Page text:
Sash windows look great in the home, lending an old English feel to the place. It is a special feature of the house that many people look after to keep it in good shape rather than replacing it with another type of window. Sash windows have that sort of appeal. However, like all types of decor items that come from an older era, sash windows tend to be in need of refurbishing and updating to bring them up to date, making them look much more modern and giving them some functional detail like making them more energy-efficient, as older designs tend to be less energy efficient.

Sash windows

Sash windows comprise of huge movable panels, called sashes. The frame, usually made of wood or metal (in rare occasions), holds these sashes together in place. Bars known as glazing bars keep the panels of glass separated from each other and it is this distinctive arrangement that gives sash windows their unique looks and charm. Hinges fitted on sash windows allow them to close and open easily.

Common issues with sash windows

With the passing of time, sash windows fall prey to several problems which necessitate a repair or refurbishment to improve its condition. Common issues that befall sash windows include rot in the wooden frames and sashes, some form of swelling and curviness of the underlying woodwork that leaves the glass unseated or in a precarious position, imbalance due to the distortion of the wood leading to instability in the wind, and so forth. It is also very common for the sliding mechanism of the sash window to fail over time, or for the painters to unknowingly paint the mechanism, leaving it permanently shut.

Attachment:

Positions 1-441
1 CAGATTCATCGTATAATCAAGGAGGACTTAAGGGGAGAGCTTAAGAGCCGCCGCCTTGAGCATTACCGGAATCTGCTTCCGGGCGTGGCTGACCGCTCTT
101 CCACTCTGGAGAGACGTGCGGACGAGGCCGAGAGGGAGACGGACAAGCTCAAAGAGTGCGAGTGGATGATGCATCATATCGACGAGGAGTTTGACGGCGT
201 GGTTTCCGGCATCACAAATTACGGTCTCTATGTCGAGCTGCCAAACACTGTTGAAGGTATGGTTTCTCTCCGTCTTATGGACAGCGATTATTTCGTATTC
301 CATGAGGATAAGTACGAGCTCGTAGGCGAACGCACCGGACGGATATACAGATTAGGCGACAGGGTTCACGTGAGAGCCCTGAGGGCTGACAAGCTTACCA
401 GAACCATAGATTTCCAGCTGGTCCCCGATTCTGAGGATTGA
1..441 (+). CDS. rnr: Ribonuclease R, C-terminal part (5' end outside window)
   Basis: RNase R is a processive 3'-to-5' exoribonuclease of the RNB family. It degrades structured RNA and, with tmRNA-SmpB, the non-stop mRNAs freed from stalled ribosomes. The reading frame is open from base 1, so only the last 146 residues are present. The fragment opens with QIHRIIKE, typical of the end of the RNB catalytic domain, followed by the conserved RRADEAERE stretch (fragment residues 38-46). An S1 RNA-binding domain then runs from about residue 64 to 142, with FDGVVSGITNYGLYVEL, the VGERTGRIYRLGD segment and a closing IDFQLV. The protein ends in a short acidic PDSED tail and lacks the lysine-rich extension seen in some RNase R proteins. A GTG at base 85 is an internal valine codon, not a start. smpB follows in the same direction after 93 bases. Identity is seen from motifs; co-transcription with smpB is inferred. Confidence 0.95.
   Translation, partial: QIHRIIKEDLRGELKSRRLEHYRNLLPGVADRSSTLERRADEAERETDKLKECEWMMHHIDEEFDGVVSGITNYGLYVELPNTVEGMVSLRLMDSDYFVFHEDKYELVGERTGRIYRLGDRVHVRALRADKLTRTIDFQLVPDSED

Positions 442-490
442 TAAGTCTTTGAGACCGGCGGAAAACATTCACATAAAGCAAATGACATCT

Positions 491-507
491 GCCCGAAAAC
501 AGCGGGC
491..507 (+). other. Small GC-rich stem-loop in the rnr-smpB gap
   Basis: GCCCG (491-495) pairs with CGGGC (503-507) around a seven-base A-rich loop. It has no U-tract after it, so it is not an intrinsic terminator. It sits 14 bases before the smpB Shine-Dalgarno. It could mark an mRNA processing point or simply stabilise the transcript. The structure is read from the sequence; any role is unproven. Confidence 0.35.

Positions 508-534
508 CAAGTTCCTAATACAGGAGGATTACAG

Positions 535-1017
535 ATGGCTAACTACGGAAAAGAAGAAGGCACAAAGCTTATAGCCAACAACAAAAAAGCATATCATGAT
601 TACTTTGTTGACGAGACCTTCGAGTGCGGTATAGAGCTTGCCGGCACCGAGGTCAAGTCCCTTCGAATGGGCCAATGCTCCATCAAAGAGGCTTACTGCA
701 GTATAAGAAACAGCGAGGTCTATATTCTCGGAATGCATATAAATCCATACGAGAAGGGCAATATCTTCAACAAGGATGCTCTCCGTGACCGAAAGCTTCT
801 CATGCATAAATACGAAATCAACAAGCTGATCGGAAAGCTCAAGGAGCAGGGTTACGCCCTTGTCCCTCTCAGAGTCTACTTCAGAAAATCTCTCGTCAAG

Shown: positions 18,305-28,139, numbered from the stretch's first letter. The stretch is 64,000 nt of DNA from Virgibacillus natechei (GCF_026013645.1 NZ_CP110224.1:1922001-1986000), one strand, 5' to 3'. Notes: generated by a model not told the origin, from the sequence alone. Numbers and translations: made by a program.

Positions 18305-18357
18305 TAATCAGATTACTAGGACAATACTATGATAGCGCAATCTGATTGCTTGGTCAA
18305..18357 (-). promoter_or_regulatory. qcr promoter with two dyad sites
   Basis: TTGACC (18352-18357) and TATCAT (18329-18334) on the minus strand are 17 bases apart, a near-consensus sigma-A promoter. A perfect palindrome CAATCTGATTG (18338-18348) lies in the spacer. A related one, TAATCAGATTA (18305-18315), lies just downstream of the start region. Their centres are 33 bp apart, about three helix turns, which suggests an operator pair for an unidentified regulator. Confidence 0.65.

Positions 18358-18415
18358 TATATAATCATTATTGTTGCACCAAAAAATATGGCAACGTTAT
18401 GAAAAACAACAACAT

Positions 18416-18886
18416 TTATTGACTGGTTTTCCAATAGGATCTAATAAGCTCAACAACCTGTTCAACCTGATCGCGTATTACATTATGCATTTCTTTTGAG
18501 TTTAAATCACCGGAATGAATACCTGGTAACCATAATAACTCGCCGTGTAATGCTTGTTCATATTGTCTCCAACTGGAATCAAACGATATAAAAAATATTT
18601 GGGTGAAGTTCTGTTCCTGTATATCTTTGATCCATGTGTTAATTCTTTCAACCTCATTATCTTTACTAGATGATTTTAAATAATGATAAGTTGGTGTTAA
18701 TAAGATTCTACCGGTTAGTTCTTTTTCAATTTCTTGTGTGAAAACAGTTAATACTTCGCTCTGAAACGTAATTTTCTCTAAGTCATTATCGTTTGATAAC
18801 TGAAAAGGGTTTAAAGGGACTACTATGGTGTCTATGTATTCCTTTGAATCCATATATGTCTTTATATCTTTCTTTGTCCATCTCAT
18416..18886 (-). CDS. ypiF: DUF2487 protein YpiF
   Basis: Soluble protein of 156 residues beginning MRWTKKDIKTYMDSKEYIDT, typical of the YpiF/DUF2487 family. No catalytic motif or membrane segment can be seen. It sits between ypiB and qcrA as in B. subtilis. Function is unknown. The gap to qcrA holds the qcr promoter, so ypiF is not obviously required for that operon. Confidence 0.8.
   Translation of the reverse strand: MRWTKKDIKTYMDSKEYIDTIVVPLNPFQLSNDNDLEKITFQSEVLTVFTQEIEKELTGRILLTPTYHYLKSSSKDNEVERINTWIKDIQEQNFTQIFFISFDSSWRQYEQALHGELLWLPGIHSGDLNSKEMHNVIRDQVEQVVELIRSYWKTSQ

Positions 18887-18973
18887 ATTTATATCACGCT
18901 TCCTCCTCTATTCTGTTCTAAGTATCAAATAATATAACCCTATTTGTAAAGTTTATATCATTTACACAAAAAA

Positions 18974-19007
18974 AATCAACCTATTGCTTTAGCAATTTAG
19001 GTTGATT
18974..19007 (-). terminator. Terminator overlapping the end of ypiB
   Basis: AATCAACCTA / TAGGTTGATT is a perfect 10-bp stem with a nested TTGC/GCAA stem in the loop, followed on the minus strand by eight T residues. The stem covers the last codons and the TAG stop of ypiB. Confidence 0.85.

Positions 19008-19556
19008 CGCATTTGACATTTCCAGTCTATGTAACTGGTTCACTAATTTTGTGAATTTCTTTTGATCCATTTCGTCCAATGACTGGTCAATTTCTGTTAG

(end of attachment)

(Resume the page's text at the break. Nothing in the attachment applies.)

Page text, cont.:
With such problems that plague sash windows, the question of refurbishment or repair arises, and homeowners must decide to choose the appropriate agency or repair personnel to get it fixed.

You might also want to check out: Two common sash window issues you can repair on your own

Refurbishments for sash windows

Some problems in sash windows can be difficult to spot, like timber decay which happens inside the woodwork. However, even the most derelict, run-down, ill-maintained windows can be brought back to their glory days with a bit of good refurbishment work. The reason for the longevity and durability of older sash windows is the fact that they were built from a very durable form of timber known as heartwood, which is of very high quality. It is precisely for this reason that this wood needs to be retained as much as possible to ensure the longevity of the sash window.

Let us look at some common ways to be refurbish traditional sash windows: transforming them to modern-day standards while still retaining its old-world charm.

Replacing sash cords that have failed

Sash windows hang from cords that are connected over a pulley system that connects again to a group of weights concealed behind the hollow ends of the window casing. The cords can break at any point in time. Therefore, you should replace old cords, especially for heavy windows. In order to replace the cords, the sashes need to be removed from the window first. Afterwards, it will ensure that the mechanism of the sash window will last for a very long time. A professional skilled in woodwork, known as a joiner, should perform this job to ensure proper handling.